OT application

OT and the placebo were administered intranasally as described previously4,25 with a 1-week interval 45 min before the neuropsychological tasks. At the start of day 1, the participants were asked to self-administer the spray containing either OT or the placebo under the supervision of a researcher. Each participant was randomized in a double-blind manner to either Group 1 (OT first) or to Group 2 (placebo first) (neither the researcher nor the participant knew the group assignment). On day 2, according to the cross-over design, each participant self-administered the spray they had not received on day 1.

Procedures

The participants were tested in a private room in Seoul Paik Hospital. They were instructed to abstain from alcohol and caffeine on the day of drug administration and food and drink except water 2 hours before drug administration. Upon their arrival, the participants completed baseline measures of adverse symptoms including abdominal, neurological, dermatological, and cardiac symptoms. Subsequently, the participants self-administered the nasal spray containing OT or the placebo. Several studies using this method have reported OT-dependent effects on behavior and brain function.4 Each inhalation of the test solution contained approximately 4 IU of OT. The spray was administered ten times for a total of 40 IU OT. Each administration consisted of one inhalation of the spray into each nostril. The session order of OT and the placebo was randomized using a double-blind procedure. The randomized order of the OT/placebo allocation procedure was generated by the local research supporting system. During the waiting period, the participants completed self-report measures to assess their psychological state including the standardized Korean version of the Beck Depression Inventory26 to assess depression, the standardized Korean version of the Spielberger State and the Trait Anxiety Inventory (STAI)27 to assess the state and trait anxiety, and the BIS/BAS28 to measure personality dimensions which reflect the sensitivity of the motivational systems. The neuropsychological battery of tests began 45 min after the administration of the spray.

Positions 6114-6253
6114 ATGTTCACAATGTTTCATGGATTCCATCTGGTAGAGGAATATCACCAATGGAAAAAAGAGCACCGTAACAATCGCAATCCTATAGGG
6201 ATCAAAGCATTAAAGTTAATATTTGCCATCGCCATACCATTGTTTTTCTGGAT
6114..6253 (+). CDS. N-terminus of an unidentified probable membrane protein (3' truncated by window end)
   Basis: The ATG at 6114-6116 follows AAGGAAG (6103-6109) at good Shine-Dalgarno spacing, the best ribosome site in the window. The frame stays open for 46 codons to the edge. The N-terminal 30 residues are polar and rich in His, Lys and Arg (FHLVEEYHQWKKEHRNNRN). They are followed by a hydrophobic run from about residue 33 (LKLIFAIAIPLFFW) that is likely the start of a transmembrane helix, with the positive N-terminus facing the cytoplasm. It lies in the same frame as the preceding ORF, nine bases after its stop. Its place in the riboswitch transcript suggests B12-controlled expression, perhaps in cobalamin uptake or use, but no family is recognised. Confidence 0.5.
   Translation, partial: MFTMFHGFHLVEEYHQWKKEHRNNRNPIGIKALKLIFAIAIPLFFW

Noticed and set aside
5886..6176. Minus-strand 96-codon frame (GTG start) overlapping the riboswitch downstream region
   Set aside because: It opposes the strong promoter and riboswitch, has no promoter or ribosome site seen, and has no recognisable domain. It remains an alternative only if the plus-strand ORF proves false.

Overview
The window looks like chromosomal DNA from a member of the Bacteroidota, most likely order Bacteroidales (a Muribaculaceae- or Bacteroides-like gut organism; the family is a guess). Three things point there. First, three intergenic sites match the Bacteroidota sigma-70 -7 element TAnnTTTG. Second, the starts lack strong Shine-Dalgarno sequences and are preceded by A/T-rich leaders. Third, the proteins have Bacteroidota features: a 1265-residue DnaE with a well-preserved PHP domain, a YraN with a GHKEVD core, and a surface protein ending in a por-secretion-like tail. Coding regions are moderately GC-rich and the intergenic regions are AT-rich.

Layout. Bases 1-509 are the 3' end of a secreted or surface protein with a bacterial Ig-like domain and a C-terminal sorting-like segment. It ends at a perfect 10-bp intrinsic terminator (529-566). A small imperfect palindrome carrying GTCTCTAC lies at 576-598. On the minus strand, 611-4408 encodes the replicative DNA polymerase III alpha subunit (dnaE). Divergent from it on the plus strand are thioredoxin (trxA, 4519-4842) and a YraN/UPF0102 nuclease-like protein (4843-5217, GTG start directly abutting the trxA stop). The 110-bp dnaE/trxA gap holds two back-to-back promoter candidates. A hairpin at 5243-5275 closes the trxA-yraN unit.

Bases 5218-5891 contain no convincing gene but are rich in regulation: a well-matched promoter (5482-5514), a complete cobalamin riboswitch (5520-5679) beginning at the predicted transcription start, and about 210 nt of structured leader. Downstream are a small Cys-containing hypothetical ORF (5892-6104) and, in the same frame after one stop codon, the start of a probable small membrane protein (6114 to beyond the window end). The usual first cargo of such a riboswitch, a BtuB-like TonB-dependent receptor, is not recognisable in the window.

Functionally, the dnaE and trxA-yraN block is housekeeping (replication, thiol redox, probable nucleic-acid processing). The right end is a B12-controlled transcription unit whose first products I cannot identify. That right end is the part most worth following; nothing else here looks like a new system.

After completing the neuropsychological tests, the participants completed the Positive and Negative Affect Scale (PANAS)29 to track their mood changes in positive and negative affect states. Prior to discharge, each participant completed follow-up measures of adverse symptoms. Day 2 testing was identical to day 1 testing, with the only difference being the spray.

Self-rating measures

Positive and Negative Affect Schedule29

The Positive and Negative Affect Schedule (PANAS) comprises two 10-item mood scales, one assessing positive affect and the other negative affect. As the intranasal OT is delivered and affect shortly, we used the state version of the questionnaire (to assess current affect). In the state version of the questionnaire, the participants are directed to rate "to what extent you feel this way right now; that is, at the present moment". The Korean version of PANAS has been found to have good reliability and validity.30

Behavioural Inhibition System and Behavioural Approach System19

The Behavioural Inhibition System and Behavioural Approach System (BIS/BAS) scales measure personality dimensions which reflect the sensitivity of the aversive and appetitive motivational systems (BAS-Drive, BAS-Fun Seeking, and BAS-Reward Responsiveness). The questionnaire contains 24 items written as self-statements on a 4-point forced choice rating scale. The Korean version of BIS/BAS has good internal reliability and reasonable alpha reliability.31 Higher scores represent a greater sensitivity in either system.

Visual attention task (Dot probe task)32,33

Stimuli

The adult faces were obtained from the Korean Facial Expressions of Emotions (KOFEE).34 The pool was based on Ekman and Friesen's Facial Action Coding System (1978).35 The KOSEF based on the Ekman database of faces has good reliability.34 The set used contained 60 images of adults showing 15 positive (happy) or 30 negative (15 angry and 15 disgust) expressions, with each adult having a corresponding picture showing a neutral (15) expression. The picture pair consisted of positive-neutral or negative-neutral expressions of the same adult.